Editor’s note: This guest commentary was written by Kristina Kopf Thomas, an attorney at Eversheds Sutherland in Atlanta.
The day after Thanksgiving, while many Americans were sleeping off their turkey, I was on an all-day aerial odyssey from Atlanta to Hong Kong.
My first flight to Asia took me first to Toronto, then due north over the Arctic before I landed in a dazzlingly vertical city that served as an appropriate host for the 2017 MIPIM Asia Property Leaders’ Summit.
The two-day conference gathers nearly 1,000 real estate professionals from across the global real estate market to exchange ideas about the real estate industry and investments.
This year, at least, very few of them were American, perhaps because of the timing — or maybe because of the long flight.
Either way, I was more focused on the Asian investors, as my role was to talk about what’s happening in the U.S. real-estate market and to learn how Asian investors are participating.
The answer from an Atlanta perspective, I found out, was, “Not much.” While Asian investors control a vast share of the world’s capital, relatively little of it finds its way to Georgia.
Other parts of the world, meanwhile, were front of mind. Perhaps because I was attending with colleagues from the U.K. and Hong Kong offices of Eversheds Sutherland, I especially heard a lot about Brexit and London.
In 2017 thus far, Hong Kong investors have acquired both the “cheese grater” and “walkie-talkie” buildings in central London, with total Asian inbound investment into London figuring more than $8 billion in 2017, the vast majority of it from Hong Kong. The U.K.’s historical connections to Hong Kong aside, these impressive figures led me to think that perhaps we in the U.S. should immediately commence brainstorming evocative nicknames for our office buildings. (Maybe the “King and Queen” buildings at the Perimeter would attract some interest?)
The U.K. figures from Hong Kong might be astonishing, but they’re dwarfed in comparison to the tide of inbound investment to the U.S. from Asia, which totaled $55 billion last year, the bulk of it coming from mainland China, Singapore, and Japan, and a bit more than $800 million from Hong Kong. Hong Kong direct investment into the U.S. in the first half of 2017 grew 35 percent on a year-over-year basis.
The Hong Kong investors with whom I spoke universally expressed polite enthusiasm for the U.S. market. They generally had started with investments in London, then turned to the U.S. and either had already made an investment or considered the prospect interesting.
But when I asked about Atlanta, by and large I was met with blank stares and crickets. They were laser-locked on New York, stressing the size of the market and volume of transactions, resulting in relative liquidity.
In conversation over lunch with one executive, I mentioned that metro Atlanta’s population is approaching 6 million, not too much smaller than that of Hong Kong: 7 million. He expressed surprise and said that he had believed Atlanta to be much smaller.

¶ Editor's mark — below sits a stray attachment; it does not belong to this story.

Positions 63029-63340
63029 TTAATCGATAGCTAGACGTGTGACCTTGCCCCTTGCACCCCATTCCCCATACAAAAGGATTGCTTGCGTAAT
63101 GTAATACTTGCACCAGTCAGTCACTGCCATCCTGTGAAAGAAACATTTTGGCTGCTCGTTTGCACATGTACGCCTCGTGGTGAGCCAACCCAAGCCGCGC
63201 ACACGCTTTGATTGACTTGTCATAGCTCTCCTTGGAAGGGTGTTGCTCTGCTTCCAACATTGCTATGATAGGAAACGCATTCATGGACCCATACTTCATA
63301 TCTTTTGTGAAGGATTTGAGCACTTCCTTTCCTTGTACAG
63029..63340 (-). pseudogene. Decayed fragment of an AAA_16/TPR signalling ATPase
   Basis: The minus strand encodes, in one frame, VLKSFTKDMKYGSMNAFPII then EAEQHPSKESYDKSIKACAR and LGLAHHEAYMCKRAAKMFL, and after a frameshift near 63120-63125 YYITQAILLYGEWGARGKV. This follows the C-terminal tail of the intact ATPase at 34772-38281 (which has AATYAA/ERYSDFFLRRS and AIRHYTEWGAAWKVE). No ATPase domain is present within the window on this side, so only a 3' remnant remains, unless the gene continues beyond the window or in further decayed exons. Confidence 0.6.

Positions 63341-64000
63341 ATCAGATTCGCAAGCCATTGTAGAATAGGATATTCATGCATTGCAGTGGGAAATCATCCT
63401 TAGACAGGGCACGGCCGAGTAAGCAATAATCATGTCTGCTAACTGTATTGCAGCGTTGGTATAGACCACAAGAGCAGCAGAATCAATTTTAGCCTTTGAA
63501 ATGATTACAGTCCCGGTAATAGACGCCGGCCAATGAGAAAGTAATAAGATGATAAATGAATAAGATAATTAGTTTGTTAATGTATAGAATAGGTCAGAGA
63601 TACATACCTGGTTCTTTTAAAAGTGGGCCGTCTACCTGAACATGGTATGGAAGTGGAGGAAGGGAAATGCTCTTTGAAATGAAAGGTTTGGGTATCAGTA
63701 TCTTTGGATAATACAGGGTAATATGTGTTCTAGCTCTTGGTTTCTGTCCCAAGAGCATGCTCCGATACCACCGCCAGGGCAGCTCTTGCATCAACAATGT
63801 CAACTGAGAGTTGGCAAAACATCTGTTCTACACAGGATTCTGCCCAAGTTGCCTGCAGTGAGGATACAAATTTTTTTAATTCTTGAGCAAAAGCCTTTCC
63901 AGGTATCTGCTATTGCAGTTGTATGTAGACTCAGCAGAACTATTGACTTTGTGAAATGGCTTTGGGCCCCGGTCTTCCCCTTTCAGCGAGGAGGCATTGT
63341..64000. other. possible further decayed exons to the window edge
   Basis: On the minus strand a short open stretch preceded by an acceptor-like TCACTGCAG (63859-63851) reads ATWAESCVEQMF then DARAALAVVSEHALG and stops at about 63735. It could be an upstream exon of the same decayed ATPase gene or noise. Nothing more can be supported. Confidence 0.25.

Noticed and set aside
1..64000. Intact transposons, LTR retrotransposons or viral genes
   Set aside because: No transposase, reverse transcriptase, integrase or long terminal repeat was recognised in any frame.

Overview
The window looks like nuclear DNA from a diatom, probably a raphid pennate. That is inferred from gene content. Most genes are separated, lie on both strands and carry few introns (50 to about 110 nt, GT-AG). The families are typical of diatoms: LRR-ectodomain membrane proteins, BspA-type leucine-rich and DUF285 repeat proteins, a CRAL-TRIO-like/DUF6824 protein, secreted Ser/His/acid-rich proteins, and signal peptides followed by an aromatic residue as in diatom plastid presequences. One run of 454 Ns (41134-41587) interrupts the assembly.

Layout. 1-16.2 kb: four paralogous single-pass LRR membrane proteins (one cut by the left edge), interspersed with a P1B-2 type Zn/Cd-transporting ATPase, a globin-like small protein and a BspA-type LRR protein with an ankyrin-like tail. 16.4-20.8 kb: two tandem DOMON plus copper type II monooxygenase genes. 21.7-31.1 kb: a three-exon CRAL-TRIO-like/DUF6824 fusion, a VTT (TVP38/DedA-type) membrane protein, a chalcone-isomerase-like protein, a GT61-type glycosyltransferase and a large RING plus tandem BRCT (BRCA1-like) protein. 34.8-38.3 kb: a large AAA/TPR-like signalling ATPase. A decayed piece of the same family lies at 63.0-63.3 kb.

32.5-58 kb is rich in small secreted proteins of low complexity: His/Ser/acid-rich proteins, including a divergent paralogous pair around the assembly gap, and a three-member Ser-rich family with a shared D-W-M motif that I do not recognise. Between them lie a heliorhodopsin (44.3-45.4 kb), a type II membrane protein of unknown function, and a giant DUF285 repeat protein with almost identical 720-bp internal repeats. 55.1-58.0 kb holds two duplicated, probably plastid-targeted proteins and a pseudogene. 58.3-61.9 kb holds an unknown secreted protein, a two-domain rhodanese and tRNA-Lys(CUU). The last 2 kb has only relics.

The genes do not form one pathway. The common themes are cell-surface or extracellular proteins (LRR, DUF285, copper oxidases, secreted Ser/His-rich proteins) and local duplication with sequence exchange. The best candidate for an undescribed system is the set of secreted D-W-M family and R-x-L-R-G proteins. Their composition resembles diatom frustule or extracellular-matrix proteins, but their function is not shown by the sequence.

The difference, from a real estate perspective, is density. Hong Kong’s population is compressed into just 250 developed square miles, strung out in an average 1.3-mile depth between the mountains and the harbor. Its 1,223 skyscrapers make it the most vertical city on earth. Standing in the street, or looking across the city, the sense of height and scale is striking. In contrast, metro Atlanta as defined by the U.S. Census Bureau is 8,376 square miles, a land area roughly comparable to Massachusetts. “OTP” as a concept just doesn’t entirely translate.
No matter, because as the abundant cranes on the Atlanta skyline indicate, there’s no shortage of interest in Atlanta at the moment, even if that interest isn’t coming specifically from Hong Kong investors. (They just don’t know what they’re missing.)
As pricing pressures increase in the U.S. gateway markets, in part because of the intense foreign interest in cities like New York and San Francisco, U.S. domestic capital is shifting focus to top secondary markets and tertiary markets, including Atlanta.
There are some indications that as prices rise, foreign capital is following suit, but in any case, the ultimate result of more capital flowing into the U.S. is increased capital chasing real estate in many markets – not just New York. As my lunch companion observed to me while sitting in a city where the saying is entirely fitting: a rising tide lifts all boats.
Kristina Kopf Thomas, a partner in the Atlanta office of Eversheds Sutherland (US) LLP, is a commercial real estate and fund formation attorney with more than 13 years of experience working with real estate industry clients on a broad spectrum of transactions. Kristina has a strong background in the structuring and formation of private equity real estate investment funds and joint ventures for the acquisition, operation and development of real estate assets. She also has extensive experience advising real estate clients in acquiring, financing, developing and selling all types of real estate assets.